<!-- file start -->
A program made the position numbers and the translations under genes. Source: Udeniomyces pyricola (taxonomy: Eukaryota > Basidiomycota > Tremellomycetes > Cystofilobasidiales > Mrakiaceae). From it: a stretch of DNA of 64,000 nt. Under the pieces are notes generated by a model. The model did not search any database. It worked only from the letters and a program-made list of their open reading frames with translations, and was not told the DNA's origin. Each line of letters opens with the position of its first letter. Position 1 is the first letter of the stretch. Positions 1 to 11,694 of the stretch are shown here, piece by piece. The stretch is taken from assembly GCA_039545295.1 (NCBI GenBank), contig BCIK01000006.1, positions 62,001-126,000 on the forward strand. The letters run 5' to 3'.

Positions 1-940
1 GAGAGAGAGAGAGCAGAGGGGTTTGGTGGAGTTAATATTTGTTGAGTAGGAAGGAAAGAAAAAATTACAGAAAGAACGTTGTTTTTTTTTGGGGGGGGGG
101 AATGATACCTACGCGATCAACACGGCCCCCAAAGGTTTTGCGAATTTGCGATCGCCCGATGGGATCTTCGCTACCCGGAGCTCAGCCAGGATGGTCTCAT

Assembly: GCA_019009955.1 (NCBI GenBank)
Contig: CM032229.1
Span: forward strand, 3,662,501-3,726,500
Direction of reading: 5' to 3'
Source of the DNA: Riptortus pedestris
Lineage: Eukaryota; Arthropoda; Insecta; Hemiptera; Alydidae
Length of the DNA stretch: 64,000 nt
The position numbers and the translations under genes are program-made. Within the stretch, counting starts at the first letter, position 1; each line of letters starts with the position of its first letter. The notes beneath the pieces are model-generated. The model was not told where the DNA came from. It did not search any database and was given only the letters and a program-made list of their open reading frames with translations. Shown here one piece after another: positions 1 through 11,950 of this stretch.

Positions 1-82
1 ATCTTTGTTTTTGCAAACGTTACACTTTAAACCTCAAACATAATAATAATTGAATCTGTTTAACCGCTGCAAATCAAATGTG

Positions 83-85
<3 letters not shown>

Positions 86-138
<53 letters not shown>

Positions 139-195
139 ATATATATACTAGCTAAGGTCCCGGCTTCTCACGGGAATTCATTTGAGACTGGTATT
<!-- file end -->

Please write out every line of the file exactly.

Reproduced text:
A program made the position numbers and the translations under genes. Source: Udeniomyces pyricola (taxonomy: Eukaryota > Basidiomycota > Tremellomycetes > Cystofilobasidiales > Mrakiaceae). From it: a stretch of DNA of 64,000 nt. Under the pieces are notes generated by a model. The model did not search any database. It worked only from the letters and a program-made list of their open reading frames with translations, and was not told the DNA's origin. Each line of letters opens with the position of its first letter. Position 1 is the first letter of the stretch. Positions 1 to 11,694 of the stretch are shown here, piece by piece. The stretch is taken from assembly GCA_039545295.1 (NCBI GenBank), contig BCIK01000006.1, positions 62,001-126,000 on the forward strand. The letters run 5' to 3'.

Positions 1-940
1 GAGAGAGAGAGAGCAGAGGGGTTTGGTGGAGTTAATATTTGTTGAGTAGGAAGGAAAGAAAAAATTACAGAAAGAACGTTGTTTTTTTTTGGGGGGGGGG
101 AATGATACCTACGCGATCAACACGGCCCCCAAAGGTTTTGCGAATTTGCGATCGCCCGATGGGATCTTCGCTACCCGGAGCTCAGCCAGGATGGTCTCAT

Assembly: GCA_019009955.1 (NCBI GenBank)
Contig: CM032229.1
Span: forward strand, 3,662,501-3,726,500
Direction of reading: 5' to 3'
Source of the DNA: Riptortus pedestris
Lineage: Eukaryota; Arthropoda; Insecta; Hemiptera; Alydidae
Length of the DNA stretch: 64,000 nt
The position numbers and the translations under genes are program-made. Within the stretch, counting starts at the first letter, position 1; each line of letters starts with the position of its first letter. The notes beneath the pieces are model-generated. The model was not told where the DNA came from. It did not search any database and was given only the letters and a program-made list of their open reading frames with translations. Shown here one piece after another: positions 1 through 11,950 of this stretch.

Positions 1-82
1 ATCTTTGTTTTTGCAAACGTTACACTTTAAACCTCAAACATAATAATAATTGAATCTGTTTAACCGCTGCAAATCAAATGTG

Positions 83-85
<3 letters not shown>

Positions 86-138
<53 letters not shown>

Positions 139-195
139 ATATATATACTAGCTAAGGTCCCGGCTTCTCACGGGAATTCATTTGAGACTGGTATT